The phosphorylation of glucose to glucose-6-phosphate (G-6-P) is the first committed step in glucose uptake in skeletal muscle. This reaction is catalyzed by hexokinase (HK). Two HK isoforms, HKI and HKII, are expressed in human skeletal muscle, but only HKII is regulated by insulin. The present study was undertaken to determine the time course for the regulation of HK activity and expression by physiological plasma insulin concentrations in human skeletal muscle in vivo. A hyperinsulinemic-euglycemic glucose clamp and percutaneous muscle biopsy were performed in separate groups of healthy subjects after 60, 120, 180, and 360 minutes of euglycemic hyperinsulinemia. Muscle biopsies were subfractionated into soluble and particulate fractions to determine HKI and HKII activities. RNA was extracted from a separate portion of the muscle biopsy, and HKI and HKII mRNA content was determined using an RNase protection assay. Glycogen synthase (GS) activity and fractional velocity were also determined. HKII mRNA was increased 2-fold by 120 minutes and remained high versus the basal value for up to 360 minutes. HKI mRNA was unchanged throughout the study. HKII activity increased after 360 minutes of insulin infusion, and this increase was limited to the soluble fraction. In contrast, insulin induced a 1.5- to 2-fold increase in GS fractional velocity that was sustained for 360 minutes. The time course of the ability of hyperinsulinemia to increase HKII mRNA indicates that insulin is likely a physiological regulator of HKII expression in human skeletal muscle in vivo. Copyright (C) 2000 by W.B. Saunders Company.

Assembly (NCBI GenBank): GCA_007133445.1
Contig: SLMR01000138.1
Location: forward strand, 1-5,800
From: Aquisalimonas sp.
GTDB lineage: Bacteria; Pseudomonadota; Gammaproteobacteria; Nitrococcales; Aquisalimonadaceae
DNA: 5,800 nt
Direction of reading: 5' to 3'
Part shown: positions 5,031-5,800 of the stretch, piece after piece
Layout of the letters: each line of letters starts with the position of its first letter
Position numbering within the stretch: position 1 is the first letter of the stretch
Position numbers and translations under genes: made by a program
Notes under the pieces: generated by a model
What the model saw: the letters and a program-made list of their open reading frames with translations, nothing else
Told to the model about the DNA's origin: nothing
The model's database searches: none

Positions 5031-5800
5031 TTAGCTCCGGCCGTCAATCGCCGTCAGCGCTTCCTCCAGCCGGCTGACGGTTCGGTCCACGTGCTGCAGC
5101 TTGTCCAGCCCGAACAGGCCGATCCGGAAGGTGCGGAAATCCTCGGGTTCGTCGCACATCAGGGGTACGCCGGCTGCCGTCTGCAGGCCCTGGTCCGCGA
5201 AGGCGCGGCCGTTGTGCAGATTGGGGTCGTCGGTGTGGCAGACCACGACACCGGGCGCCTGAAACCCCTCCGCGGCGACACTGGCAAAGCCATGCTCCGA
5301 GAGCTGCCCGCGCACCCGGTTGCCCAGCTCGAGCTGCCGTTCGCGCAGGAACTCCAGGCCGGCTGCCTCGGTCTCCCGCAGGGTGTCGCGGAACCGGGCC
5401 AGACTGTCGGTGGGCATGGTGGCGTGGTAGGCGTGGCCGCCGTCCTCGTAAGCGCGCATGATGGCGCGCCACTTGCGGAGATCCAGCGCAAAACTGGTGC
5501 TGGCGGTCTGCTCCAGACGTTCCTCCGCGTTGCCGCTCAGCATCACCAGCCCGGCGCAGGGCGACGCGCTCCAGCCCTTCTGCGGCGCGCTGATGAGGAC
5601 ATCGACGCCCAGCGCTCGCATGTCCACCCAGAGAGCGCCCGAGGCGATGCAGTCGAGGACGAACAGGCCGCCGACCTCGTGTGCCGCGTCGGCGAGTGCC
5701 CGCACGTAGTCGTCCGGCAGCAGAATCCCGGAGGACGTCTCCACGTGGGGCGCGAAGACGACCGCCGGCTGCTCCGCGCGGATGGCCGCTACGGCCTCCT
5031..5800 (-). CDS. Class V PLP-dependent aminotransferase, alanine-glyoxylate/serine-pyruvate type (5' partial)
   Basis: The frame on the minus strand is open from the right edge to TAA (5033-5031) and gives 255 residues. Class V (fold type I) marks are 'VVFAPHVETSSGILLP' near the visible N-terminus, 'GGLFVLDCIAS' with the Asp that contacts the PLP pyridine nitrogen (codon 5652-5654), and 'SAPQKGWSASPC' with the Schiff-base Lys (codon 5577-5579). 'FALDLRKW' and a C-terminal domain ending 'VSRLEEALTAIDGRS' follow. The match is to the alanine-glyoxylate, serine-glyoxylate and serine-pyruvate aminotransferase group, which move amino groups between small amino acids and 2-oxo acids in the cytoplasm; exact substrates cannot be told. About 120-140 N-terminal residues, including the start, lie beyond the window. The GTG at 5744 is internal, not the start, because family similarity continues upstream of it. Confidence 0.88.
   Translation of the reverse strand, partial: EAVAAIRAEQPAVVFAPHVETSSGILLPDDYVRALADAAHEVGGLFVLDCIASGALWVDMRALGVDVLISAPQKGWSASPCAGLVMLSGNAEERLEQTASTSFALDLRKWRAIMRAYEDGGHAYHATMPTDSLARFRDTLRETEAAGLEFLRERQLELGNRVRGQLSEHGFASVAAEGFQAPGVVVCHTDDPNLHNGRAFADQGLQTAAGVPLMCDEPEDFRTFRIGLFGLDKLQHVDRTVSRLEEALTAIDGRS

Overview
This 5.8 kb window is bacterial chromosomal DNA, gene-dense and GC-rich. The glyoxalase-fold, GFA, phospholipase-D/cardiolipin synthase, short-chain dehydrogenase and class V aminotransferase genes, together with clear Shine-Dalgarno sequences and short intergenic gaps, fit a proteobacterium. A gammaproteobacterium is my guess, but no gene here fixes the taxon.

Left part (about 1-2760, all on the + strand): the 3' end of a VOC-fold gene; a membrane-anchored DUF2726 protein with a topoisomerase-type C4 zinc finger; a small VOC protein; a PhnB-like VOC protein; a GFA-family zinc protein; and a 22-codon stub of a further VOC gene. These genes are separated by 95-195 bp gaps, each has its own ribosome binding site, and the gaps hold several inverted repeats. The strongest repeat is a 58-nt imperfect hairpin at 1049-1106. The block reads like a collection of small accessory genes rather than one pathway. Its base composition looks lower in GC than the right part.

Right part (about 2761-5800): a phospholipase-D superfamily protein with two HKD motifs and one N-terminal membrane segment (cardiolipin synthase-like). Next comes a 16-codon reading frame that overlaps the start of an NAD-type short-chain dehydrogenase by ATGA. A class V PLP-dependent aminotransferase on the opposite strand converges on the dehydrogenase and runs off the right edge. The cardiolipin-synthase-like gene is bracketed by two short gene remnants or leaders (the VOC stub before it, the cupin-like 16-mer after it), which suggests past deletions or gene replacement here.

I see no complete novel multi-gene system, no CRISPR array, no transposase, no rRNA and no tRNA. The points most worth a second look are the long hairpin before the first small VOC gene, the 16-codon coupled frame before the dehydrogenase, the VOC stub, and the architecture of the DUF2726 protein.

ASJC Scopus subject areas
- Endocrinology, Diabetes and Metabolism